As a result of this paradigm shift, it is exciting to look to the future and the opportunities for professionals in this field. The need for water professionals in all disciplines will be in high demand. Education, training and certification will continue to be critical to ensure success and prepare for changes that are occurring more rapidly.

CWEA serves as an important resource for water professionals to meet these challenges.

What works for your organization in recruiting & training the next generation of water workers?

 Speaking from my professional experience and in my role as an elected official, I believe there are several areas an organization can focus to recruit and train the next generation:

  • First, support and provide the resources for continuing education and training. It’s a core business practice. It is important for employees to expand their knowledge outside the organization and to interface with other professionals.
  • Second, develop a succession plan to ensure the organization’s institutional knowledge is transferred from the older generation to the new one.
  • Third, establish a set of core values and principles to guide the organization’s decisions, create a good reputation in the profession, and treat employees fairly. I have found if an organization has established such a reputation, recruitment becomes much easier and draws quality individuals. People want to work for a good organization and feel they are part of its success.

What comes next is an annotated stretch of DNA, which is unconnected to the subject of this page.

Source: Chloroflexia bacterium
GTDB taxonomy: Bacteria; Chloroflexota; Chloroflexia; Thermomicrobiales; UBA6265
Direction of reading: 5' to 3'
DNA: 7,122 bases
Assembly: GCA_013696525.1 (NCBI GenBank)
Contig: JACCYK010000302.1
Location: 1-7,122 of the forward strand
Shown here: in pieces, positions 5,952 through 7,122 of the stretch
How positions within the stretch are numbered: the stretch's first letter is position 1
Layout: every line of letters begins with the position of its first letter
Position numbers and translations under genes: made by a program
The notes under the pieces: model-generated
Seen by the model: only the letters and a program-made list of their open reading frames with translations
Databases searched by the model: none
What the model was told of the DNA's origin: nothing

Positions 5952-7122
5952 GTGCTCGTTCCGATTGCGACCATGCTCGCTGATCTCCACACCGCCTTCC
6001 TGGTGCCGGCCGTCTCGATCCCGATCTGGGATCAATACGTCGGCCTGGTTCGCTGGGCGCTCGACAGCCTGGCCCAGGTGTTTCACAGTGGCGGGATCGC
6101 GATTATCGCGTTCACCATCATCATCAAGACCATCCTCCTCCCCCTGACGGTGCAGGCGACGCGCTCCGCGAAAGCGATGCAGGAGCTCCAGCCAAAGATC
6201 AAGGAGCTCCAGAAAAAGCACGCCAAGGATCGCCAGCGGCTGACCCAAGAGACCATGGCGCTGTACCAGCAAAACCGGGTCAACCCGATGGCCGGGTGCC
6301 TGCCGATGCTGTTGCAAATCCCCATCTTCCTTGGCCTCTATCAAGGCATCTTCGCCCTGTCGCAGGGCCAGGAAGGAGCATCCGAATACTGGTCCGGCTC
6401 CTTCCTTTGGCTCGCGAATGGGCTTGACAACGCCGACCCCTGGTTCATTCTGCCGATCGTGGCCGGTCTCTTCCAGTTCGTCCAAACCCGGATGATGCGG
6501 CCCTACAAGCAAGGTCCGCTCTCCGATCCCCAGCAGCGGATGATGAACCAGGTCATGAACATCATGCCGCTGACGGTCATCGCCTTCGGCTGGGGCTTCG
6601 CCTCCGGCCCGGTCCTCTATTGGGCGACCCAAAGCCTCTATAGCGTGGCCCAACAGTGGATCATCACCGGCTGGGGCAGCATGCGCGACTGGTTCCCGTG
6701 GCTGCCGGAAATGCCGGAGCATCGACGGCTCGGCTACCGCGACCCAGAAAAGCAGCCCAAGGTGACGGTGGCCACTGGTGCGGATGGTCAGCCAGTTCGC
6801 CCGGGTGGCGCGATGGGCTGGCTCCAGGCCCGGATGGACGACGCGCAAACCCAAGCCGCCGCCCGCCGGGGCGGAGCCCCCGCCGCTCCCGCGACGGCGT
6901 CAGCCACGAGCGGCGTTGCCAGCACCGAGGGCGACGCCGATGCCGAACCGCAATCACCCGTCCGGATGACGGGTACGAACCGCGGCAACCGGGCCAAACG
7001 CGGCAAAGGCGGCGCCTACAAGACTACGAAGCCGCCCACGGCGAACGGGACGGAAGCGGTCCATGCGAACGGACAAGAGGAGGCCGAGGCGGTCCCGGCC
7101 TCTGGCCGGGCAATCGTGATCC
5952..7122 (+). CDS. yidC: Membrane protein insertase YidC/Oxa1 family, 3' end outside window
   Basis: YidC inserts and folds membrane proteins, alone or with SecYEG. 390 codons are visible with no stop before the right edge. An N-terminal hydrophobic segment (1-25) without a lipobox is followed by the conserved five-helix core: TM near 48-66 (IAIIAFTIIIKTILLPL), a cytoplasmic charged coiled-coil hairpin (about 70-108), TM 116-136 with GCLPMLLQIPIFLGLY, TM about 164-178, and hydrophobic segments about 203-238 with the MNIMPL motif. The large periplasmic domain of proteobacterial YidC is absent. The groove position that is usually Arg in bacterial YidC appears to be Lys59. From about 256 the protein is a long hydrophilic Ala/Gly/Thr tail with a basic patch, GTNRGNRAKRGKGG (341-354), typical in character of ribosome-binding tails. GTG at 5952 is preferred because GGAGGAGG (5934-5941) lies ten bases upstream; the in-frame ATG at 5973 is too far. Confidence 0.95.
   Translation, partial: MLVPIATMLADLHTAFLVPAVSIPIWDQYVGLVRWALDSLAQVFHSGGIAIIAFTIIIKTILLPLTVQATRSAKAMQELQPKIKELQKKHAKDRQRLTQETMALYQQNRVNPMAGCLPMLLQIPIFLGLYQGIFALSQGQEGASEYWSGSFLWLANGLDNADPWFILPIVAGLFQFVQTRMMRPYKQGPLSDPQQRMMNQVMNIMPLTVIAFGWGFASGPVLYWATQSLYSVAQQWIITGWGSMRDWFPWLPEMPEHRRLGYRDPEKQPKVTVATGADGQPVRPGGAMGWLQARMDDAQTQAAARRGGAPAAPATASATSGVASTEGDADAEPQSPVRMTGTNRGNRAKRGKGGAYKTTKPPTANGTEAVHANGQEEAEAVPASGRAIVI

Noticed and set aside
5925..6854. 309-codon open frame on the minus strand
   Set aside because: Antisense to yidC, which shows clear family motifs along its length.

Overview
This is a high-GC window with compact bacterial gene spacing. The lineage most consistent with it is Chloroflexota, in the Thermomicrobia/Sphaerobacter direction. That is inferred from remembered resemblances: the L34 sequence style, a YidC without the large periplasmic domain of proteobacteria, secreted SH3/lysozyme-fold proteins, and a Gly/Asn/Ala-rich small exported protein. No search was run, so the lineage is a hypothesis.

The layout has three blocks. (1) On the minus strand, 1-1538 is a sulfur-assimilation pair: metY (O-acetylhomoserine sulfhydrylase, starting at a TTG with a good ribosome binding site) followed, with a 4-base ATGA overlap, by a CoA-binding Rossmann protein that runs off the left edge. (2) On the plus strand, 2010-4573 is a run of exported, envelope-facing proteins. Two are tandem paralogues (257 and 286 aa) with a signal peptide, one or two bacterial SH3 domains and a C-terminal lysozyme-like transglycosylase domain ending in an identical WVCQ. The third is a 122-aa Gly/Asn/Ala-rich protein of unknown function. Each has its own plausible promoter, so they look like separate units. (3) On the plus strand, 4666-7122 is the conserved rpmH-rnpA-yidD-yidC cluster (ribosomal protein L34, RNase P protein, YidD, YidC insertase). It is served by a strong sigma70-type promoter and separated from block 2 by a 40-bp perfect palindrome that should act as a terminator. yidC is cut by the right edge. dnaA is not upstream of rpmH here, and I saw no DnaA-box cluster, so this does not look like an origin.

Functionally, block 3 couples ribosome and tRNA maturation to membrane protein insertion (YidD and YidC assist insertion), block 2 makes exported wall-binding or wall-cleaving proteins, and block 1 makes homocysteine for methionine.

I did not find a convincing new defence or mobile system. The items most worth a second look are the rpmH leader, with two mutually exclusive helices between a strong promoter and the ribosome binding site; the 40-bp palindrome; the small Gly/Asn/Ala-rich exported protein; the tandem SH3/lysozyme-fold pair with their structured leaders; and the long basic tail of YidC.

What benefits have you seen from your membership in associations such as CWEA?

 The training I received through CWEA was very important to my success. It also provided me with opportunities to challenge myself and step outside my comfort zone in areas that I couldn’t have done in my job. Serving as chair of several statewide and regional conferences improved my abilities to plan, coordinate, and implement projects that served me well in my professional career.

Additionally, serving on the Board of Directors for CWEA both locally and at the state level provided me with a good understanding of the role of a board member and prepared me for my service as an elected official.

Mike discusses developing your own guiding principles during a SARBS training workshop in Orange County in 2010. (photo: Ralph Palomares)

What are the benefits of membership in an association such as CWEA for younger water professionals?